“Truth be told, there is a huge difference in environmental impact between a shear and a torch. There will be emissions from both processes, either from the machine on which the shear is mounted or from the torch. The difference is the volume of material that gets processed in a given timeframe, and in that regard, there’s just no comparison. A section of railcar frame, for example, will easily take a torch two hours to process while emitting noxious gases into the atmosphere. That same frame can be downsized in two minutes using the shear.”
He adds that exposing a worker, even one equipped with protective equipment, to potentially harmful fumes from the acetylene mixture or from a reaction with the material being cut, is something they try to avoid. “Shearing has the advantage in almost every regard.”
Found a Better Way
SA Recycling has been a proponent of mobile shearing literally since the time it was introduced, using some of the earliest designs on the market and then converting many of those models to Genesis shears shortly after the Superior, WI-based company was founded.
“This facet of the business is about production, efficiency and safety, and we quickly found that shears deliver in every regard. While we still maintain torches on-site for any material that is simply too large or too stout to cut with any shear, torching is really the exception rather than the rule today.”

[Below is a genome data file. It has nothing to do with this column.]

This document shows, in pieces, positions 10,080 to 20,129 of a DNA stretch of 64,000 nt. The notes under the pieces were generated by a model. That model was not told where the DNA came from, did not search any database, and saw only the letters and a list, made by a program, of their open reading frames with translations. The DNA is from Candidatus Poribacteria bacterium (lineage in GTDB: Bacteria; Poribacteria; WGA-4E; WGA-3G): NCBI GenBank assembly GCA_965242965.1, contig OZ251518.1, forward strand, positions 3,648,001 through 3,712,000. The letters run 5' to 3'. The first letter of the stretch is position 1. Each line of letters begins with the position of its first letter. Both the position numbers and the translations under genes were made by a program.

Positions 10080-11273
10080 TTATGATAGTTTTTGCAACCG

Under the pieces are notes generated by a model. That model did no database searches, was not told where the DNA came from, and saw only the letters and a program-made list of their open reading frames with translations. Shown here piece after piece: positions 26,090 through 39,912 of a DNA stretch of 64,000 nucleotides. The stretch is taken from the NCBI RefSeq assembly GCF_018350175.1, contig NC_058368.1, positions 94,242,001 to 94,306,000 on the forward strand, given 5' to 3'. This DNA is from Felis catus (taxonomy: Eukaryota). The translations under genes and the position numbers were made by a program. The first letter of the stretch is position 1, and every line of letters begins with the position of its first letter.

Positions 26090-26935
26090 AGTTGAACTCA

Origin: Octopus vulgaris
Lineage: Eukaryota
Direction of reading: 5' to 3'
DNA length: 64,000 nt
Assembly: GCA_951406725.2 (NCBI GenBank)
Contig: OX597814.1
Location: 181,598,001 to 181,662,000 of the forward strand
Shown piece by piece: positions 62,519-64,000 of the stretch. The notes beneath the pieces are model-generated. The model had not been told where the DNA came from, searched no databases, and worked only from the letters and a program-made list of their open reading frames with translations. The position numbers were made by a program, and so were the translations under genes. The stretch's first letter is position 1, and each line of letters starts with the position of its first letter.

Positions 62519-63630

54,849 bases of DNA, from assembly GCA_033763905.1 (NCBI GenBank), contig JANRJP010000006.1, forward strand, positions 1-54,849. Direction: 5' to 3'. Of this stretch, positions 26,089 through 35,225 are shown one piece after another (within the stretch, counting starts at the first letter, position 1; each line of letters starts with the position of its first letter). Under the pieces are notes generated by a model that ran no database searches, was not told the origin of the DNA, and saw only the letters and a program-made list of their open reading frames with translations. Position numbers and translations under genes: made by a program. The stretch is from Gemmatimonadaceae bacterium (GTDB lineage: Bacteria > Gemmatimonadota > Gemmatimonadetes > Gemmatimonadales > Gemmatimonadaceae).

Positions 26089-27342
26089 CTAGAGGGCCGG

The Genesis GXP 1000R shears at work in the Anaheim yard are mounted on 100,000 lb. base machines and feature a jaw opening and depth of 38 inches with a cutting force of 1,750 to 1,925 tons, depending on hydraulic pressure.
“They’ve been outstanding performers for us at this yard and at many of our other facilities,” says Brimhall. “Depending on the volume of inventory we have at any given time, we can work from 16 hours a day to around-the-clock and the shears are always there for us. Regular maintenance such as hard-surfacing and blade rotation are fast and easy, so downtime is never an issue. In addition, we process a pretty broad range of material, everything from light gauge aluminum, I-beams and other demo debris to rail cars. The Genesis shears are really indiscriminate in what they’ll cut. In addition, we have great support from Genesis and the Los Angeles branch of Bejac Corporation, their dealer, and that means a lot.
Port Side Recycling
About 30 minutes from SA Recycling’s Anaheim site, its Port of Long Beach operation shares many of the traits of its sister yards. However, because it is situated at one of the busiest ports in the world, Brimhall says it also presents its own particular challenges.